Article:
Manuel grabs Alicia and puts her in a carriage to go back to Madrid, presumably still naked. Well good luck on that relationship.  First Alicia is drooling over the matador, and goes to his hotel room. Then she is so fickle that she sides with Manuel in a fight because the bullfighter is cruel to bulls.

Another Spanish word Wallace might have chosen to drop in: Loco.


  • First published in Spicy Adventures, April 1935.  This is the third story from that issue.  It must have been realllly good.  Or in the public domain.  Yeah, that second thing, I think.
  • Fifth consecutive story to mention step-ins.

Fear Itself – In Sickness and in Health (06/26/08)

fiinsickness0103bThe opening shots of this episode made me think of Trading Places — the orchestral score, the static shots of landmarks and objets d’art.  Sure enough, the episode was directed by John Landis.  After being hooked immediately by this, the camera settle on two insanely cute little kids.  In a scene almost never seen in movies, they are just cute, having fun and running around screaming like kids — not smarter than the adults, not sexualized, not robotic quipsters.

The adults are both occupied and pre-occupied preparing for the wedding of Samantha and Carlos that day.  Carlos is running late, but as the lovely Samantha is waiting around in her slip, I’m in no hurry for him to show up.  She is given a letter which she hopes contains money.  It contains an item not even on her registry — a note reading “The person you are marrying is a serial killer.”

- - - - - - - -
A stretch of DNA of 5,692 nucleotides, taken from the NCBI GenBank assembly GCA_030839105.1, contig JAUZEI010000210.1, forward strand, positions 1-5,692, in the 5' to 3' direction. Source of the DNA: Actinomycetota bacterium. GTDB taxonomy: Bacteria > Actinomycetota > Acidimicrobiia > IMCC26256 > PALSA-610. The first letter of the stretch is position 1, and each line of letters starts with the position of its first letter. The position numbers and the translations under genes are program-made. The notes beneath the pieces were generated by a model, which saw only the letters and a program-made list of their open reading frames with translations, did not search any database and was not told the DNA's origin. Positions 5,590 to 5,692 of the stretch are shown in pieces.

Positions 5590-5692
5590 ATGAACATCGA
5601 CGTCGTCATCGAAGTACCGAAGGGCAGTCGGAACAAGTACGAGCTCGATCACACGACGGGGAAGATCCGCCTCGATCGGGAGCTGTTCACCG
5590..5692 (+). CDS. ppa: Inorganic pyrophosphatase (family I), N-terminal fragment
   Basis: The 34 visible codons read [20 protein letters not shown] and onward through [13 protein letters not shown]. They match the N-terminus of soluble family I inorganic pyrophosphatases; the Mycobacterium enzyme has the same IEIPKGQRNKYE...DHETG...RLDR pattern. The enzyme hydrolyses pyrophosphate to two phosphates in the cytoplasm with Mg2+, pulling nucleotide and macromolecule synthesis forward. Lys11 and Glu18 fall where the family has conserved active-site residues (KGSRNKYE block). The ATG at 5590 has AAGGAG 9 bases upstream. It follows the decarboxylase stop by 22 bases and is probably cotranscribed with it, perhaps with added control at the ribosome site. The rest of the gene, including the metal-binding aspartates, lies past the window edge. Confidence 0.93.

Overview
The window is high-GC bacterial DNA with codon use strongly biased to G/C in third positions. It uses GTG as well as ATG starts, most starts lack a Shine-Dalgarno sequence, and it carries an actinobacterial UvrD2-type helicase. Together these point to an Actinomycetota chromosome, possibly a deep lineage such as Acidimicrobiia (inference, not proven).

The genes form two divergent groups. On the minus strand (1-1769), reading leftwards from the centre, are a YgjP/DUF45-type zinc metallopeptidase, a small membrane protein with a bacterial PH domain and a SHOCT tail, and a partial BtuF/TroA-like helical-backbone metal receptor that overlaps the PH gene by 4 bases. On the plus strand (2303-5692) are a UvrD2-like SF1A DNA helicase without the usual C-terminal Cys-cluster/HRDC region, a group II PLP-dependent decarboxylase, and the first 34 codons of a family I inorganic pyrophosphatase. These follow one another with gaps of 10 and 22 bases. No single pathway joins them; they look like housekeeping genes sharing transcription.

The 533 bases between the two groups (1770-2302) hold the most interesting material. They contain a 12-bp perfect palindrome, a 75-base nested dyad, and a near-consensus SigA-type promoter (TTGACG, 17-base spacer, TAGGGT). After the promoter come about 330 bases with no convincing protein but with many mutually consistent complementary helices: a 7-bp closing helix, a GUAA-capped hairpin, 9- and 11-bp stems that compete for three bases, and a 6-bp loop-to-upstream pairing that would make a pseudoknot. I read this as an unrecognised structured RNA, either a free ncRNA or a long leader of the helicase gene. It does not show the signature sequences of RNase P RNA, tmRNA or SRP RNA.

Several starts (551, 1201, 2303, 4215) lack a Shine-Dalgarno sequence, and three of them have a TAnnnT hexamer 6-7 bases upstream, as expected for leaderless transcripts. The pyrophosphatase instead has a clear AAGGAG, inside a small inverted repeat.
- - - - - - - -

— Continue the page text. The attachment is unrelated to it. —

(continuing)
She feels better after going to the groom’s dressing room and not being killed.  She does, however, ask that the “death do us part” section be removed from the vows.  No, seriously she does.

fiinsickness0107She asks her bridesmaid to point out the woman — described as tall with a red scarf on her head —  who gave her the note.  They actually see the woman outside the church, but she gets in a cab before they can catch her.  Samantha and Carlos get hitched without a hitch.  Well, until a guy starts hacking up phlegm during the always-suspenseful “if anyone objects” section.  False alarm, but well played!

After the ceremony, Samantha goes back to the dressing room to get into something a little more comfortable.  Her bridesmaids badger her about what was in the note.  After all, she has not known Carlos very long and they are worried.  Samantha shows her appreciation by throwing them out and slamming the door in their faces.